First is the drive system. It has two motors or one engine and one motor. The engine is a 1.5L DOHC inline internal combustion four with 16 valves that puts out a modest 70 hp at a very low 4,500 rpm. The motor is a 44 hp electric with that kind of power generated from 1040-5,600 rpm and a stump pulling 258 pounds of torque between 0-400 rpm. With a unique devise called a power splitter, both motors can drive the front wheels with the electric motor being directly attached to the drive wheels and the gas engine using a gearless continuously variable transmission or CVT.

CVT's have been around for years and are used in a car manufactured in the Netherlands called the DAF. There was a motor scooter in the 1940's called a Salisbury that also used a CVT transmission. The technology is not new, but the application is. The electric motor is driven by a generator that is powered by the gas engine or by the small sealed nickel metal hydride battery pack located in the trunk. This is not an electric car that is powered by batteries alone. If that were the case, the range is about 10-15 miles.

The idea is to continuous charge the batteries and run the generator to power the electric motor with the gas engine when required and to use the electric motor only when conditions permit such as low speed city driving. The braking is regenerative and the performance is brisk, especially considering the EPA fuel economy ratings of 52/45 city/highway. 52 miles to the gallon of gasoline in the city cycle.

By brisk, Toyota estimates 0-60 in the 12 second range, but a couple of quick burst from 0-60 indicate that the estimate is very conservative. Passing tests will have to wait till a full report, but they should be adequate or better. Without a tranny shifting, acceleration seems to increase with speed. But it does so with uncanny smoothness and silence.

The interior is comfortable and roomy, especially for a car that is only 169.6 inches long riding on a 100.4 inch wheelbase. With is a nominal 66.7 inches with a height of 57.6 inches. The exterior appearance is dictated by interior efficiency. But the result is a design that is not unlike the Echo, with a little more of a hard edge look.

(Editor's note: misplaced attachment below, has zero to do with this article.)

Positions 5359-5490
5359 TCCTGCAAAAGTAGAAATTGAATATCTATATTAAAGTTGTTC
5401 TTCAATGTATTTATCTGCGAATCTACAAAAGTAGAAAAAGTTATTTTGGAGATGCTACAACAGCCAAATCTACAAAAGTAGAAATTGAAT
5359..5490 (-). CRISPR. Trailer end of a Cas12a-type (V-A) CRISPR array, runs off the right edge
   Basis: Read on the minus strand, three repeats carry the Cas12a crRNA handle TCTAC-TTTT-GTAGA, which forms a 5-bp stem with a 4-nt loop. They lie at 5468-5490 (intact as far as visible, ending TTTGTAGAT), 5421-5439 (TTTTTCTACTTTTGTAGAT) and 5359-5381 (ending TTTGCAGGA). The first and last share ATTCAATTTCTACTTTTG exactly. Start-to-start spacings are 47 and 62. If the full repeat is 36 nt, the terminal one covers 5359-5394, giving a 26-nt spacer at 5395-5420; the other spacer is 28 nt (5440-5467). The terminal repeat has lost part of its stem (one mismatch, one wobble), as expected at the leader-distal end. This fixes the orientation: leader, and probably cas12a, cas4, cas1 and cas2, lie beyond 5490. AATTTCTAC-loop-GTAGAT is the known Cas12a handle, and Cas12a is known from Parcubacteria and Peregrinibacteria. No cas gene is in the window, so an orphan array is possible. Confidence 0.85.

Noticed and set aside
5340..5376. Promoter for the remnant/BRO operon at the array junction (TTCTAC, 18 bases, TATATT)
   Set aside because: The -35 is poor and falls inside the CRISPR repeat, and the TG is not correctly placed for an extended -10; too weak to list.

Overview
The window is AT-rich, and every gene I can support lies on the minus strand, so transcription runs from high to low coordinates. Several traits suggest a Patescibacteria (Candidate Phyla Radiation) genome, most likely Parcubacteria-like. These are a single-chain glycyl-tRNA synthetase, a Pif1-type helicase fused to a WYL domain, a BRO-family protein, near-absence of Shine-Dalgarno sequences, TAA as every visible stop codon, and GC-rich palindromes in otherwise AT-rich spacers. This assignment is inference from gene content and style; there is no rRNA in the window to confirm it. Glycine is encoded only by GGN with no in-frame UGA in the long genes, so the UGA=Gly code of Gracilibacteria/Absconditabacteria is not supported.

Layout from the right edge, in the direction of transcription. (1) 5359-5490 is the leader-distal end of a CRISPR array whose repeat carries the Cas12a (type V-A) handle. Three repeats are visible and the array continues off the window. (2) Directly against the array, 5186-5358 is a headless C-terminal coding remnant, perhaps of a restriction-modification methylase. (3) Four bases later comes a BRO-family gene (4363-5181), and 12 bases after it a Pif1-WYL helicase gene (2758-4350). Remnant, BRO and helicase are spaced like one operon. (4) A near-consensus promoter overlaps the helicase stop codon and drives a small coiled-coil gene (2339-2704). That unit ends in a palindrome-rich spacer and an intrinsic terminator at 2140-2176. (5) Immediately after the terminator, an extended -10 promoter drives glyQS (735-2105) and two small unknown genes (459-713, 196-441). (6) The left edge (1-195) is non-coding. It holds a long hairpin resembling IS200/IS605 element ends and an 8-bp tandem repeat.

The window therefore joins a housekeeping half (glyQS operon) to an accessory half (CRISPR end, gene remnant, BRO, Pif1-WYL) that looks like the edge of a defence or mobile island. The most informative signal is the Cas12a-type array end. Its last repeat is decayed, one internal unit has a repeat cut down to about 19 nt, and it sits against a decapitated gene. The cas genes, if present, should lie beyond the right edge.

The dash is unconventional with a central speedo up on the dash and a LCD screen that tells you what's going on with the systems, fuel economy and the sound system. The AC system worked well in the 100 degree heat. Another unusual feature is the gear shifter. It's dash mounted with the indicator located with the speedo.

Suspension is by MacPherson struts up front and a torsion beam axle in the rear. The ride was extremely smooth and quiet. Handling was quick with decent feedback from the steering wheel. It is fun to drive.

The starting drill is turn the key. Nothing happens. Put it in gear and step on the gas (maybe a better name would be the electron accelerator) and the car with only the electric motor starts to move silently. Step on the go pedal a little more and the engine comes on almost unnoticed as the car moves away smartly, joining with the electric motor for direct power to the wheels and power for the generator and batteries. Back off the throttle at a 25-30 mph cruise down Broadway and Main Street and the engine (again almost unnoticed) gets silent and the car gets very smooth and extremely quiet. Go for a while and the engine comes back on line feeding power to the generator and batteries then off again.

Stopping will also silence the gas engine as the brakes do their regen job. You need to drive this car, it will surprise and amaze you. There is nothing else like it in a four door sedan that drives like every other good sub compact or sub compact except that it is much quieter and more frugal.

Toyota says that the car costs nearly $30,000 to build and sell, but they are selling copies for $20,000. I get it, they loose money on every deal, but make it up in volume. If production goes up, costs will go down, but this car is a real commitment to a new technology that has been proven by its use for three years in Japan.


Price                       $20,000

One 1.5L DOHC 16 valve      70 hp @ 4,500 rpm    
inline four                 82 lb-ft of torque @ 4,200 rpm

One permanent magnet        44 hp @ 1,040-5,600 rpm 
electric motor              258 lb-ft of torque @ 0-400 rpm

Continuous Variable with 
power splitter

transverse mounted, front wheel drive

Wheelbase            100.4 inches
Length               169.6 inches
Width                66.7   inches
Height               57.6   inches
Weight               2,765 Pounds
Fuel Capacity        11.9   gallons
Batteries            228 1.2V cells, sealed nickel-metal hydride

0-60                 12.0 seconds (estimate)
50-70                6-7  seconds (estimate)
Fuel Economy         EPA 52/45 mpg city/highway